When you go to a trade show, demonstration or even just out in public you will be asked a lot of questions! Some of them you'll know off the top of your head, while others may require some research. That is the purpose of this Wiki, is to collect questions and answers so that it will help you answer smoothly (thus professionally) when somebody poses a question like this!
As experience is the best teacher, we encourage you to submit questions and answers you have come across, or have thought of.
Also, if you see an answer that doesn't make sense, is not correct, or has been changed with recent updates or you have a better way to say the same thing in a way people will understand, or with fewer words, please edit the answer.
Remember : Keep the answers clean, concise and understandable, it is easier to remember something concise and it's more convincing if the listener understands.
- What is Linux?
- What does Open Source mean?
- If anybody can look at the code, what keeps the hackers from seeing holes they can exploit?
- Why would I want to use that?
- Why do they offer it for free?
- Who do I call when something goes wrong?
- I'm not computer literate, how easy is it for me?
- How do you install?
- How do I know which Linux to use?
What is Linux?
Linux is an operating system, like Windows, that runs on most PCs. It is very stable, secure (there are no significant virii that effects Linux) and runs on most systems new, and old.
Yes, Linux is a Kernel, but the average Joe doesn't know a kernel from popcorn so unless in the process of the conversation you realize they know a thing or two, avoid using "kernel" to describe Linux
What does Open Source mean?
Why re-invent the wheel? If somebody knows more about a particular function than you do, you can benefit from their knowledge just as somebody else will benefit from yours downstream.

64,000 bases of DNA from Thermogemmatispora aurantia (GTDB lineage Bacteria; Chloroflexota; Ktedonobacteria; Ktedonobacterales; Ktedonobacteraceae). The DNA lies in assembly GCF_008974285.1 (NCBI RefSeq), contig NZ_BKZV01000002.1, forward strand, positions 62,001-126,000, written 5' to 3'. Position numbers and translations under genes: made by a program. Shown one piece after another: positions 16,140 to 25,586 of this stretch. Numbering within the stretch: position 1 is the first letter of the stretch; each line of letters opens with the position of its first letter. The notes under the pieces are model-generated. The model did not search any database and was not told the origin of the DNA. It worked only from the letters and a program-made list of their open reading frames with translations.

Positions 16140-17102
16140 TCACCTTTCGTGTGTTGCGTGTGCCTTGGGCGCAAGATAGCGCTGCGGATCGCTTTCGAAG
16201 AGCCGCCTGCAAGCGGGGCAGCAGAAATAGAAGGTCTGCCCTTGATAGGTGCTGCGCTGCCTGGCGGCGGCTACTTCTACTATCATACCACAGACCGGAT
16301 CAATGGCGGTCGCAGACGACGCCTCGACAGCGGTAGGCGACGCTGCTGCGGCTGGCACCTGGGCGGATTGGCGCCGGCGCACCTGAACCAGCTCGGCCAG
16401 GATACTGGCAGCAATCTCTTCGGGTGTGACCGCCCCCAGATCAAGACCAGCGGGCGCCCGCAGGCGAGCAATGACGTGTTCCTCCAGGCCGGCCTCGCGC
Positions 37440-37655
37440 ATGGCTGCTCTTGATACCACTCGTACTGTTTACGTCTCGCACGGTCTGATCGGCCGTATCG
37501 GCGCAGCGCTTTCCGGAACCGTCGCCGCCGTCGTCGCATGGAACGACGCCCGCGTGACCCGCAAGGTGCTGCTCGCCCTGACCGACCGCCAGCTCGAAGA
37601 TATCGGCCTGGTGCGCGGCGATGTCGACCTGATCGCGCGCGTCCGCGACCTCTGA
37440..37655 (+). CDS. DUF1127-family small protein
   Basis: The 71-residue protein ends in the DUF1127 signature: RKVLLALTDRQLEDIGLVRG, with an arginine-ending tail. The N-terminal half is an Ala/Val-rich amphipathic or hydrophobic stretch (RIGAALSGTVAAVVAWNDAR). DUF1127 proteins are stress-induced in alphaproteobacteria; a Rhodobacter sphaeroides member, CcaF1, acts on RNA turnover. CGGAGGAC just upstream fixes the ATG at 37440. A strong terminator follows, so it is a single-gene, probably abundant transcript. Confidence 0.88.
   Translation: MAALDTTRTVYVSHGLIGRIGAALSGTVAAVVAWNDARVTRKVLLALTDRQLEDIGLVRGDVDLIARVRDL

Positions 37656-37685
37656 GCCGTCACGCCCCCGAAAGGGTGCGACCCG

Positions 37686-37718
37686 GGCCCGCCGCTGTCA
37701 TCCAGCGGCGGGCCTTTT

Open source means the source code is available to anybody who wants it. Just about anybody can submit an update or feature for a project, or could use a function of a program in their own code without worrying about being sued.
If anybody can look at the code, what keeps the hackers from seeing holes they can exploit?
Because there are a number of people who run the project and carefully sort through the code looking for malicious "features" as well as a large number of very experienced people all over the world who will look through the code and if they find something they can inform the project and even write a fix for the exploit themselves if they have the knowledge and time.
In a proprietary company, where you have 100s or 1000s programmers working set hours with set duties, a hierarchy to work through and not necessarily anybody in the company using' the program the same way a client may. Open Source leverages the power of people across the world, in different time zones, different focus and interests and different skill sets and usually provides easy access to the actual programmers and project leaders, the people that need to know. That is one of the reasons Open Source has consistently been able to turn-around fixes and patches at a faster rate than proprietary models.
Why would I want to use that?
Why do they offer it for free?
Who do I call when something goes wrong?
I'm not computer literate, how easy is it for me?
How do you install?
How do I know which Linux to use?
That is one of the reasons Open Source has consistently been able to turn-around fixes and patches at a faster rate than proprietary models.